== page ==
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An internet connection is not available all the time and everywhere one might want or need it; even if it were available, it might not be fast enough for one's needs; even if it were fast enough, there would be hardly enough space for everyone's terabytes of data; and, most importantly, even if there were space enough, only a complete fool would leave all of his or her data under the control of someone else. And the foolishness of such an idea is all the more evident as nowadays it is so easy to keep and carry huge amounts of data in small, portable devices. And as to the 'virus-riddled' thing, have you ever heard about Linux?

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I think you guys are getting this all wrong. I'm not saying that I want this to happen but I think it will happen. I think that within the next couple of years, Internet access will be everywhere that you have cell phone access, XM radio access, etc. Satellites will provide that Internet everywhere access for our gadgets.
Your "operating system" if you want to call it that, will exist in the "cloud." Yes, I know that the "cloud" is marketing but people understand the concept so I have to use it. When in Rome, you know?
And, I'm afraid, that regardless of how much we all love it, the traditional desktop operating system's days are numbered.
To see the future, check out http://g.ho.st
Sure there will be things you can do in an unconnected state using something like portableapps.com.

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I think you guys are getting this all wrong. I'm not saying that I want this to happen but I think it will happen. I think that within the next couple of years, Internet access will be everywhere that you have cell phone access, XM radio access, etc. Satellites will provide that Internet everywhere access for our gadgets.
Your "operating system" if you want to call it that, will exist in the "cloud." Yes, I know that the "cloud" is marketing but people understand the concept so I have to use it. When in Rome, you know?
And, I'm afraid, that regardless of how much we all love it, the traditional desktop operating system's days are numbered.
To see the future, check out http://g.ho.st
Sure there will be things you can do in an unconnected state using something like portableapps.com.

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> [khess:]
> I think you guys are getting this all wrong. I'm not saying that I want this > to happen but I think it will happen.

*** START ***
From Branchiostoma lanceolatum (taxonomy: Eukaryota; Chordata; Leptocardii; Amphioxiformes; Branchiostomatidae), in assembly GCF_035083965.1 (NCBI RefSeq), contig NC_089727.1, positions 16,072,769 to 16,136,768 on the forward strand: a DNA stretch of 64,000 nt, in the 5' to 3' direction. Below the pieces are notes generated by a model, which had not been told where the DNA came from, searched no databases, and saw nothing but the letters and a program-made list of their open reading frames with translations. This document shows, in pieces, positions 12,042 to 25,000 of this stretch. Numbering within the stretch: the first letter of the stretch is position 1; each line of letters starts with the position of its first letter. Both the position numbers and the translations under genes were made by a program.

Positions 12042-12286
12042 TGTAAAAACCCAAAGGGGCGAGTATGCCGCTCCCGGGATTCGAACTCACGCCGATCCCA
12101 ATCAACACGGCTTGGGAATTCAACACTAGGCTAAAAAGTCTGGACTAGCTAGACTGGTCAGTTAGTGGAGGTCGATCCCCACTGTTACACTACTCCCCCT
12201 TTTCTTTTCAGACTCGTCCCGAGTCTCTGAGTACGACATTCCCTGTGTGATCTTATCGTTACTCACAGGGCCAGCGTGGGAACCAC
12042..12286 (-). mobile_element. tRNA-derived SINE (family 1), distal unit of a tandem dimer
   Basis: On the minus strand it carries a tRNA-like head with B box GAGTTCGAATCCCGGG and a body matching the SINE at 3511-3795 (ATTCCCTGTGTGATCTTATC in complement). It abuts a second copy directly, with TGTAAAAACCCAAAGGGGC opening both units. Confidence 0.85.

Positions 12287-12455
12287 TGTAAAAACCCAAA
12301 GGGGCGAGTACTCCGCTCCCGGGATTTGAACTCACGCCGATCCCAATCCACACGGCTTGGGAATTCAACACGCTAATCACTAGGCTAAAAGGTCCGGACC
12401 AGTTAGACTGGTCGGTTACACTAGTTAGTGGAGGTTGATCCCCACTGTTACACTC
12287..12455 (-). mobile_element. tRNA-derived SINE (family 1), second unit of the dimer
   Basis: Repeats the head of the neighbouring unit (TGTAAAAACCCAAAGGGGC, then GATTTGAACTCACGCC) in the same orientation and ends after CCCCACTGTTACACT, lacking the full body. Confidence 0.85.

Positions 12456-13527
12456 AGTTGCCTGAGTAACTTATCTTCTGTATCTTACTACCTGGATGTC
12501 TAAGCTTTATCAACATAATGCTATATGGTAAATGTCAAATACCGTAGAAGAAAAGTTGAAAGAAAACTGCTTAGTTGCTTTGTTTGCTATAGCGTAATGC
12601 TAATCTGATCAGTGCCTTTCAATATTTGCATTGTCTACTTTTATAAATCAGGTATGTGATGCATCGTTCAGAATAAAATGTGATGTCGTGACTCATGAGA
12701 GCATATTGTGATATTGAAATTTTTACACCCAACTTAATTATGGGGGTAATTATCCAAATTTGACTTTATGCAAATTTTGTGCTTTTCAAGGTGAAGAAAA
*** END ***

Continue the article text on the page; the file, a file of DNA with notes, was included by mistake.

Then you have to explain why exactly you said that this imagined replacement of the desktop by cloud computing 'sounds like good news to me', and why exactly you said that 'It's time for the traditional desktop operating system to go away', and why exactly you said that 'I've waited for a server-centric world for several years now'.

You are now trying to distance yourself from a previously held stance, which is ok -- but please don't do so saying that others 'got you wrong' or distorting the meaning if your own previous words.

Others did not get you wrong -- your readers are not as stupid as you might think -- it's just that you lacked the straightforwardness either to say that your view changed or to defend it.

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@jsp722

You're right, perhaps a poor choice of words. I guess the real fallout is that by writing this some people feel that I have some responsibility in causing it to happen and I don't, of course.

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Without supporting or opposing cloud computing and cloud operating and software services, the statement that desktop computers will always exist for resource intensive applications may not be true.

The primary factor preventing centralized, networked systems from providing resource intensive services is data transfer width and rate. With modern operating systems residing in as much as two gigabytes of memory constantly at any given nanosecond, it would take at least approximately two and a half hours to transfer a single nanosecond slice of the entire operating system on a typical low end broadband connection. That assumes an ideal that the maximum bandwidth per second is used. That isn't always the case.

Now certainly redesign would reduce the amount of data transferred and how often data needed to be transferred, but the point is that tasks such as graphics rendering and bulk data processing over network are limited by data transfer rates.

However, as data transfer rates and bandwidths increase, this barrier becomes less of a factor. All ready, locally networked mainframes can provide centralized resource intensive services to node computers. If data transfer services improve sufficiently then it may be feasible in the future to provide resource intensive services over a cloud environment.